Say you’re hanging around your garden when suddenly a group of youths enter uninvited and begin acting like they own the place and you’re the intruder. What do you do?
Let’s make it clearer …
Your garden is in a remote area that requires a great deal of effort to reach, therefore visitors are very rare. Not only is this where you hang, it also provides all your food and shelter and needs constant vigilance as life is very difficult, resources spare, and defending what you have is the only chance of survival for you and your family. Historically, trespassers create havoc, steal what little food can be found and leave a mess.
So … do you welcome this surprise visit? Do you greet the interlopers with open arms and a comfy cushion, then go hide in your room so as not to annoy them with your presence?
If you happen to be a polar bear whose garden is the frozen north of Norway, you might not.
As today’s news shows, hospitality may be lacking, and the cost of a less-than-warm welcome is high.
Four victims of an Arctic polar bear attack that left a 17-year-old British boy dead are recovering, according to the UK’s ambassador to Norway.
Jane Owen, who visited the survivors in hospital, said they were talking and responding well to treatment.
Horatio Chapple, 17, from Wiltshire, was killed during a British Schools Exploring Society trip near a glacier on the Norwegian island of Spitsbergen.
The four who were hurt – two severely – included two leaders of the trip.
While some of the uninvited are recovering, the bear, of course, is dead.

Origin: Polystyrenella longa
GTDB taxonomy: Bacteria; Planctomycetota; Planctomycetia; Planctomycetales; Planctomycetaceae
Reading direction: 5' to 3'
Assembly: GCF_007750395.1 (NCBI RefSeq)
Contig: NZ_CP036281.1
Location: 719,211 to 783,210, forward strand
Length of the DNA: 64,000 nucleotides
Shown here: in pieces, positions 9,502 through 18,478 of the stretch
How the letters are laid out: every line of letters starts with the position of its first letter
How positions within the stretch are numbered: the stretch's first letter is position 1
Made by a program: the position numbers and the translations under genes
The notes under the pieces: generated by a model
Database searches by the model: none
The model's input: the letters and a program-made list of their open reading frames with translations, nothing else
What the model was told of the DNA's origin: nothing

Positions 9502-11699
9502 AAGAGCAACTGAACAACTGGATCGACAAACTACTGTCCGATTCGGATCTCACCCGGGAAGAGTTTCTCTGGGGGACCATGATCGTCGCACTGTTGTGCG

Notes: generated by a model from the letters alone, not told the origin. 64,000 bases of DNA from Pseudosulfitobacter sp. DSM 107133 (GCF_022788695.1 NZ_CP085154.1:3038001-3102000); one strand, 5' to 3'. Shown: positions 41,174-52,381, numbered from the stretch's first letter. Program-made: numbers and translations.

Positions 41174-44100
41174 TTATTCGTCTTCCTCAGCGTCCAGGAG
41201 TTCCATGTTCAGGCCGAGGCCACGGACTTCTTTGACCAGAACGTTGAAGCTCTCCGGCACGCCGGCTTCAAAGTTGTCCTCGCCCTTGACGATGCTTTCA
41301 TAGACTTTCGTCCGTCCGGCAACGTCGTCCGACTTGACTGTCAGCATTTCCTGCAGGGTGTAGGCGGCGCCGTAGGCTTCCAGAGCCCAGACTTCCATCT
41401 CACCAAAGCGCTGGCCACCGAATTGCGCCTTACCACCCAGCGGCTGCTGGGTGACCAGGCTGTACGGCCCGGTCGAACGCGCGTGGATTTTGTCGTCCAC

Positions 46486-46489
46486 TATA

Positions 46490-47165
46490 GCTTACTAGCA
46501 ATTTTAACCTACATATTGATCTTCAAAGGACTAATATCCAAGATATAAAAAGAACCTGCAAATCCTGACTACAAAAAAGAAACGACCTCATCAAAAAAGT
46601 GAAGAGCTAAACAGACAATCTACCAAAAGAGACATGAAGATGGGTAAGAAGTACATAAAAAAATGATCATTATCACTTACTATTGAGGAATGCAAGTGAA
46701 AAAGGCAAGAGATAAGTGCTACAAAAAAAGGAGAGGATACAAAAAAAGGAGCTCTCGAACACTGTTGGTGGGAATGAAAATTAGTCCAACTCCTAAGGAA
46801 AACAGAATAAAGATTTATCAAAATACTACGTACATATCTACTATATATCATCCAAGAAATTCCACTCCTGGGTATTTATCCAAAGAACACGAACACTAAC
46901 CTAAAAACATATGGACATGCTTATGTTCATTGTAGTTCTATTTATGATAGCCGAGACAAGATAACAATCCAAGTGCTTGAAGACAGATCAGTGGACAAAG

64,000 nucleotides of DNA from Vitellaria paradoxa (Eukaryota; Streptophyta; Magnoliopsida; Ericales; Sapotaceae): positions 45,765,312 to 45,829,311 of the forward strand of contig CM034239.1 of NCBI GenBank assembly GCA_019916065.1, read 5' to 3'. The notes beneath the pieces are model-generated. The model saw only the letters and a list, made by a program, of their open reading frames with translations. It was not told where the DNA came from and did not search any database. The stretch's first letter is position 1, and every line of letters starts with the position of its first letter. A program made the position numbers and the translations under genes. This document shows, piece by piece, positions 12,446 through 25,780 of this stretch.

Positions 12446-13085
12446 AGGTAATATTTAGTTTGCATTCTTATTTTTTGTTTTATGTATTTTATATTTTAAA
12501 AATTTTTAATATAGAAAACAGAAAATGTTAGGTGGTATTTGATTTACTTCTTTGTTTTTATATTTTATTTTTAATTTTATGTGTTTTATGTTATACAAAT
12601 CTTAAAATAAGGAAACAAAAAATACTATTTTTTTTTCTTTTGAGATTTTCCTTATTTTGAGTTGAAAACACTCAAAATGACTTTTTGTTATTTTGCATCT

Yes, I feel sorry for the dead kid, for his family, for those wounded, and find the whole situation tragic, but I’m also sorry for the bear, for its family, and can’t help but be more than a bit pissed off about the idea that an experience for humans too often comes as the cost of life for the creatures who inhabit the small spaces left available.
Contrary to popular thought, the world is not Disneyland and not everything on the planet needs to include people, even when they can afford the E Ticket.
Lars Erik Alfheim, vice-governor of Svalbard, said polar bears were common in the area, adding that they are “extremely dangerous” and can “attack without any notice”.
Mr Alfheim said there was no policy to ban travelling to the islands, but he added it was a wild environment and there were “a number of precautions that one needs to take when travelling here”.
And some of those “precautions” just might include being ready to kiss your ass goodbye if the locals take issue with your presence. Seems appropriate prep for a group who, ” … organises scientific expeditions to remote areas to develop teamwork and a spirit of adventure.”
Where humans and polar bears cross, bears lose, and lose big time:
Between 1980 and 1985 in Alaska, there was only one recorded injury caused by a polar bear, and no deaths
Over a 15-year period in Svalbard, Norway, other researchers documented polar bears killing one person and injuring three others. At least 46 polar bears were killed by people in the same time frame
In a 20-year period in Canada, six human deaths and 14 injuries were attributed to polar bears. During the same period, 251 bears were killed by people “in defence of life and property”
The spirit of a bear dead in the cause of a “spirit of adventure” makes no sense to me, and I can’t help but think teamwork could have been just as easily developed through a scavenger hunt on the Jungle Cruise. After all, it is in Adventureland.